Eurostat announced today that industrial production in the euro zone fell 0.8 percent month-to-month in April, the steepest decline in four months, after a 0.1 percent contraction in March.
In April, compared with the same month of 2011, production in the euro zone fell 2.3 percentâ€”the biggest annual drop since December 2009.
Germany suffered its biggest drop in factory output in seven months, while Portugal saw output fall at its fastest monthly pace since Eurostat records began in 2000. Bailed-out stricken Greece had a modest 0.3 percent increase in factory output in April from March.
Production of capital goods, such as machinery, fell 2.6 percent, the fastest rate since September 2011 across the 17-nations bloc. A stronger fall in overall industrial production in April was slightly mitigated by a 6.9 percent increase in energy output.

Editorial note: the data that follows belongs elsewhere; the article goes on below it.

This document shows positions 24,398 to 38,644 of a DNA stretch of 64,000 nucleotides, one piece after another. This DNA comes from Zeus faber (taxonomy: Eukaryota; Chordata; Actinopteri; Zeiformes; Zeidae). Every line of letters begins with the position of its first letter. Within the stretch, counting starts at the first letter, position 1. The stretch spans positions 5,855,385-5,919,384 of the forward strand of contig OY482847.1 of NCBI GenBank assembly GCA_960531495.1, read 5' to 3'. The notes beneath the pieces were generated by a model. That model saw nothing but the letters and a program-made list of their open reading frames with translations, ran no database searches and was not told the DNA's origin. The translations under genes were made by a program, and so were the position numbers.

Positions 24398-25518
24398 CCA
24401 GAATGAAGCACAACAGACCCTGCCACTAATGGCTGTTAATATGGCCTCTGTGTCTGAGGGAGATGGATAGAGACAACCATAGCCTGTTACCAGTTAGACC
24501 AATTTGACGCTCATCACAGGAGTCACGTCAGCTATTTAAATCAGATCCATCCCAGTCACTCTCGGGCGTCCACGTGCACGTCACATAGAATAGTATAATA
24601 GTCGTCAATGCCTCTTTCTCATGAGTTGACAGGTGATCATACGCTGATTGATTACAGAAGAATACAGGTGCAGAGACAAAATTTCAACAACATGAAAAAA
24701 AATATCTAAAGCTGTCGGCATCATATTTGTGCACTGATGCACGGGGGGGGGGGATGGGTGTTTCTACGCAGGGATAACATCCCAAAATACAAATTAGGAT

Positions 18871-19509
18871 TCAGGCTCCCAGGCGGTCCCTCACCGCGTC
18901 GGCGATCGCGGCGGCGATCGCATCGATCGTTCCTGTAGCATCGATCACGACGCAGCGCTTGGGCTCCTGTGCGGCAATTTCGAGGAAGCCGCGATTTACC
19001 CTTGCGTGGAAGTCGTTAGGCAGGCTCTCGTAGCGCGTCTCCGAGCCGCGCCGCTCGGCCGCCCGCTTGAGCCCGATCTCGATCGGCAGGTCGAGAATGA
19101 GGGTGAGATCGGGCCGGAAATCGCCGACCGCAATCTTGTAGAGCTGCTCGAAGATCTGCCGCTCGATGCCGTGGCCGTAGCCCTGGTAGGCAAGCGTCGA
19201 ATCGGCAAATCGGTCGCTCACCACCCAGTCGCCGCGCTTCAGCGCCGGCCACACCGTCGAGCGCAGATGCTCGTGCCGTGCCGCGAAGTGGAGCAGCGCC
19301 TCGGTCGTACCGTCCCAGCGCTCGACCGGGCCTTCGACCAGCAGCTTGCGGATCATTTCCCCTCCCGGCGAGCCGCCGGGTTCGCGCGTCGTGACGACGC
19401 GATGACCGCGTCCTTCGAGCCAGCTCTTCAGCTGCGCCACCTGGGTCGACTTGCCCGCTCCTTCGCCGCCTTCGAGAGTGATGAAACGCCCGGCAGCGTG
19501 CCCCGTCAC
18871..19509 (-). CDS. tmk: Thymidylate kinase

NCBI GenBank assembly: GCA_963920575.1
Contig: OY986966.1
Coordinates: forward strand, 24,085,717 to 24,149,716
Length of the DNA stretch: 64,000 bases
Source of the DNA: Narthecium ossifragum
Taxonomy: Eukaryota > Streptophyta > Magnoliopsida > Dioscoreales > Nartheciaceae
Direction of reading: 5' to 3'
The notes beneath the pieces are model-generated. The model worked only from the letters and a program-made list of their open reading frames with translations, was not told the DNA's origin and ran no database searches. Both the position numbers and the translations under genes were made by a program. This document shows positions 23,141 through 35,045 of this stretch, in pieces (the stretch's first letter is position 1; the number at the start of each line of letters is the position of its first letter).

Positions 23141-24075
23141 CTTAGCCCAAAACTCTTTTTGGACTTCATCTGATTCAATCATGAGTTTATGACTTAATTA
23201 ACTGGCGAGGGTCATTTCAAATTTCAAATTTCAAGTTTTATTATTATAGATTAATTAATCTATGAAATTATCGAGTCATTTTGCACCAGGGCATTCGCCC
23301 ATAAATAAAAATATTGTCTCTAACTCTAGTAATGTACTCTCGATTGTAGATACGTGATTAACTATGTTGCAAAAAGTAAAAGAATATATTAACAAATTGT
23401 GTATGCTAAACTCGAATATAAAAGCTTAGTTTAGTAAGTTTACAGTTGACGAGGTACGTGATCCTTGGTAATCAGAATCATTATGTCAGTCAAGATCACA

Decline in factory output is a sign of slower economic activity. April being the first month of the second quarter with a weaker reading for factory output will add to concerns that the euro zone is heading into recession. The bloc, sharing the euro, posted zero growth in gross domestic product in the first quarter, barely avoiding a recession after its 0.3 percent decline in economic output in the last three months of 2011.
Source: Wall Street Journal